After reading your comment I was interested in looking into the studies that considered plants as an alternative to eliminating the influenza virus. I found an interesting study done that incorporated the use of the Melia azedarach plant. These leaves of this plant were examined for their anti-influenza components in a mouse and chicken models. It was found that the haemagglutination(HA) activities of several influenza viruses were inactivated. There were four anti-influenza components found that is believed to potentially remove HA and Neuraminidase(NA) spikes from the virus. The components found were pheophorbide a, pheophorbide b, pyropheophorbide a, and pheophytin a. This find is an interesting one and I think it would be great to see if more studies like this could be pursued to lead to the discovery of the universal influenza vaccine as the inhibition of influenza growth could overcome antigenic differences.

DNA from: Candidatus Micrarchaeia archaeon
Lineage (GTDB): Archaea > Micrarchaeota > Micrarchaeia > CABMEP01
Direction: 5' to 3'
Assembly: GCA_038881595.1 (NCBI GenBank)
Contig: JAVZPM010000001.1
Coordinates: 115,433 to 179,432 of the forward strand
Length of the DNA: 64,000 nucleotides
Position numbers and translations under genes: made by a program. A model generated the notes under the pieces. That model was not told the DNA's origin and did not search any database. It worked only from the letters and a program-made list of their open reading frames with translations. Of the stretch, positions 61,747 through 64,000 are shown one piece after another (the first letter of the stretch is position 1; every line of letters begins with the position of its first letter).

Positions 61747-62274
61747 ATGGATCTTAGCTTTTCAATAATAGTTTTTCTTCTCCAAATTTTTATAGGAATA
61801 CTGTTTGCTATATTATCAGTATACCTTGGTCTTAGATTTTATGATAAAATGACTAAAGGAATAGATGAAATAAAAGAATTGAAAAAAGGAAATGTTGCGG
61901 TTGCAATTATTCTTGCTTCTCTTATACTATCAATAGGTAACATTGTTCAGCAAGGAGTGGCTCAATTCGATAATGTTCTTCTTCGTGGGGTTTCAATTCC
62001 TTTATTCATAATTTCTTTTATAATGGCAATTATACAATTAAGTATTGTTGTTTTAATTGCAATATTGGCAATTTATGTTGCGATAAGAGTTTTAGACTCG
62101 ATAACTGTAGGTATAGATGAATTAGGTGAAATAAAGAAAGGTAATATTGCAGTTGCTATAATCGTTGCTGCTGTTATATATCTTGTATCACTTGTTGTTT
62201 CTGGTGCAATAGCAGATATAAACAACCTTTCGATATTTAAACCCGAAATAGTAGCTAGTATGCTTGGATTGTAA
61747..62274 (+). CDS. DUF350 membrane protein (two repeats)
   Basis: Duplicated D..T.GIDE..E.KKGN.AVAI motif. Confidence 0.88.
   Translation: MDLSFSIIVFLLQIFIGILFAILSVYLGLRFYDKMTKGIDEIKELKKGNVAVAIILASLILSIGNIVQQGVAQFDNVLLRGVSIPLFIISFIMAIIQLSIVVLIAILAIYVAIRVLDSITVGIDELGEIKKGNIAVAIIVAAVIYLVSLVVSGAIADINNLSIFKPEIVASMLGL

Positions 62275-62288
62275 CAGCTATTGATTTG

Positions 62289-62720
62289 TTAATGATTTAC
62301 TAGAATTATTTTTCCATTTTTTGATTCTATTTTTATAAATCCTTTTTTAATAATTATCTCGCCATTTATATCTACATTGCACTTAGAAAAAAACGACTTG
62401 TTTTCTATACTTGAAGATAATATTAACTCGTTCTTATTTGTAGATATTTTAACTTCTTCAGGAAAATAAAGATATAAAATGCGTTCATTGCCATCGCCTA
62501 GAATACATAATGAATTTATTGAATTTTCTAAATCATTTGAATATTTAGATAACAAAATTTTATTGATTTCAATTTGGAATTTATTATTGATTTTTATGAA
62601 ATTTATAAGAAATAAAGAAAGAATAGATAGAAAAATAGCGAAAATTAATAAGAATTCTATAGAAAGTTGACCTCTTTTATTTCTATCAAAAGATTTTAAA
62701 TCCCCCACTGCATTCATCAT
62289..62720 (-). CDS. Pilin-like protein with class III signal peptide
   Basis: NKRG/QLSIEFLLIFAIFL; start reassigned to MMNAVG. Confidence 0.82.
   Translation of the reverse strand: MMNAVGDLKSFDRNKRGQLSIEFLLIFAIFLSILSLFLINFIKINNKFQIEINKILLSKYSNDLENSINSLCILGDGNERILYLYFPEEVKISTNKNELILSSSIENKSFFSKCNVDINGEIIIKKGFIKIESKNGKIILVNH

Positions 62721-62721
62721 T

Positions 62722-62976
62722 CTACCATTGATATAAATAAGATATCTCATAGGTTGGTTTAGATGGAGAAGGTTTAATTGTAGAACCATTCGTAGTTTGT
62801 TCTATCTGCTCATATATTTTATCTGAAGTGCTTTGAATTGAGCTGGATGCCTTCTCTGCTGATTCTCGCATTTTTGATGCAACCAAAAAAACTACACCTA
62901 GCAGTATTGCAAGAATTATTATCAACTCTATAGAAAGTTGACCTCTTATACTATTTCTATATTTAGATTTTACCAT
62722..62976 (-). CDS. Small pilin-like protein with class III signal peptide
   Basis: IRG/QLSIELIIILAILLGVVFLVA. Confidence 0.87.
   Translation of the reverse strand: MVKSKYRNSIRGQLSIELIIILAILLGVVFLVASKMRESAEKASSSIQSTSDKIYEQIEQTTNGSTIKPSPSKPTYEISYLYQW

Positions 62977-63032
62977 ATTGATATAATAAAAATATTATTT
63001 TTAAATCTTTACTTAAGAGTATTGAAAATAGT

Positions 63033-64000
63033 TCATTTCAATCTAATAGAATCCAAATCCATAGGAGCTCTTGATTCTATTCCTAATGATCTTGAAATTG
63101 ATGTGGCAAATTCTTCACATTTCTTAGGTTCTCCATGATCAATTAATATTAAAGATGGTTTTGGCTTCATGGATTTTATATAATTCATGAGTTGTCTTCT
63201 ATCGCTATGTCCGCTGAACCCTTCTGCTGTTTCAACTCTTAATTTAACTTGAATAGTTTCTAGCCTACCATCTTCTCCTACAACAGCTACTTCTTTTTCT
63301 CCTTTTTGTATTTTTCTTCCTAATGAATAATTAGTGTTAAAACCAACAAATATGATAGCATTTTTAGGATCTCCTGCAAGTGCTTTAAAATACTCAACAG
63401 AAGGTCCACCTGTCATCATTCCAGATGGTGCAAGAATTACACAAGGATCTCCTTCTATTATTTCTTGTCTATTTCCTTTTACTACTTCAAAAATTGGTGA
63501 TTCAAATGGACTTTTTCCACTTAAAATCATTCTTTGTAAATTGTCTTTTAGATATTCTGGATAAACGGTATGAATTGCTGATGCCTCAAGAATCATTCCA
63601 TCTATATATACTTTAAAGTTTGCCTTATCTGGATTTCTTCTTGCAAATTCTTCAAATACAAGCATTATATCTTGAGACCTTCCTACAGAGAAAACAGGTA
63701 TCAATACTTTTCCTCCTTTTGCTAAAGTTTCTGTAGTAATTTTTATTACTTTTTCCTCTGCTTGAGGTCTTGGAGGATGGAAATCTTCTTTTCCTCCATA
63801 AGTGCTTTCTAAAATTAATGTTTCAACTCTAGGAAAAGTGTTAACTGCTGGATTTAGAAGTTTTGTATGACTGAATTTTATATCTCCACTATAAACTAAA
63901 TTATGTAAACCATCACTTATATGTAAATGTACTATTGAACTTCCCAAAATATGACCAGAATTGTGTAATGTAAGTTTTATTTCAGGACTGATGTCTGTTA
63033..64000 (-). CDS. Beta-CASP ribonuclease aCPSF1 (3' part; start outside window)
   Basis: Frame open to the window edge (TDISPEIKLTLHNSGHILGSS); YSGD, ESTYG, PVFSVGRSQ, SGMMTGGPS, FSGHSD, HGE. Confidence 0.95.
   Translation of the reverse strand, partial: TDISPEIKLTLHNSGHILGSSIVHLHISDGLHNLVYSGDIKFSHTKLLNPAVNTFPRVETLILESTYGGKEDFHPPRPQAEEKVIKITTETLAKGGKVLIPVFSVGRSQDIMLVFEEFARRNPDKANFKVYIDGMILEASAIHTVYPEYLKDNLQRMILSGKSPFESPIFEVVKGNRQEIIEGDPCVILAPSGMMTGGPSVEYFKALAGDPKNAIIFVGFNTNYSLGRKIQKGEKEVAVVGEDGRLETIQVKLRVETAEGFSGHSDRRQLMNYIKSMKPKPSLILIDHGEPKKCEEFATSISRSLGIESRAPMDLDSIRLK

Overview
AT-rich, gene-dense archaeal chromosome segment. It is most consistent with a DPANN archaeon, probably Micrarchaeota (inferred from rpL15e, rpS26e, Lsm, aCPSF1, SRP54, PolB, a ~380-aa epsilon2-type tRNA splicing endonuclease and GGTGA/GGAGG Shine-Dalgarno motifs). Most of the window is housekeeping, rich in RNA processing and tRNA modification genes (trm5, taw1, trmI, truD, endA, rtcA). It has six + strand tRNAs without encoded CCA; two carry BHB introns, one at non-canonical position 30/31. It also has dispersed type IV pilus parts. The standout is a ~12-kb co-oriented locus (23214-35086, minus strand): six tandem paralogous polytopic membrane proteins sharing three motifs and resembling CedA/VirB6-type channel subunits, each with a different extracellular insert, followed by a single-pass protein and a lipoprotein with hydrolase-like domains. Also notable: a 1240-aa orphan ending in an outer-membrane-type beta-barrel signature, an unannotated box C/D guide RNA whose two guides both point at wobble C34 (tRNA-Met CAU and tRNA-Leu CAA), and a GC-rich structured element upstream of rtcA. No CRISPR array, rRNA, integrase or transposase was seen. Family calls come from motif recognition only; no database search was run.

2. Jade
      Jade at | | Reply

      I think it’s a really good suggestion to start using other proteins to create a universal vaccine, because the sad truth is if we ever have another flu pandemic we will be very limited in controlling and containing the virus. Nucleoprotein (NP) is another type of influenza-virus protein that could potentially serve as an antigen target for a vaccine. In fact, following vaccination the nucleoprotein antigen is one of the most recognized antigens by CD8+ T lymphocytes which are capable of attacking and killing the virus. Virus-like particles (VLPs) may often prove useful in vaccine formulas as it can copy structural conformations of the influenza virus which would allow it to bind to antigen binding sites without causing the same effects as the virus. Using a combination of the M1, NP, and VLPS, along with other proteins seems promising to creating a universal vaccine.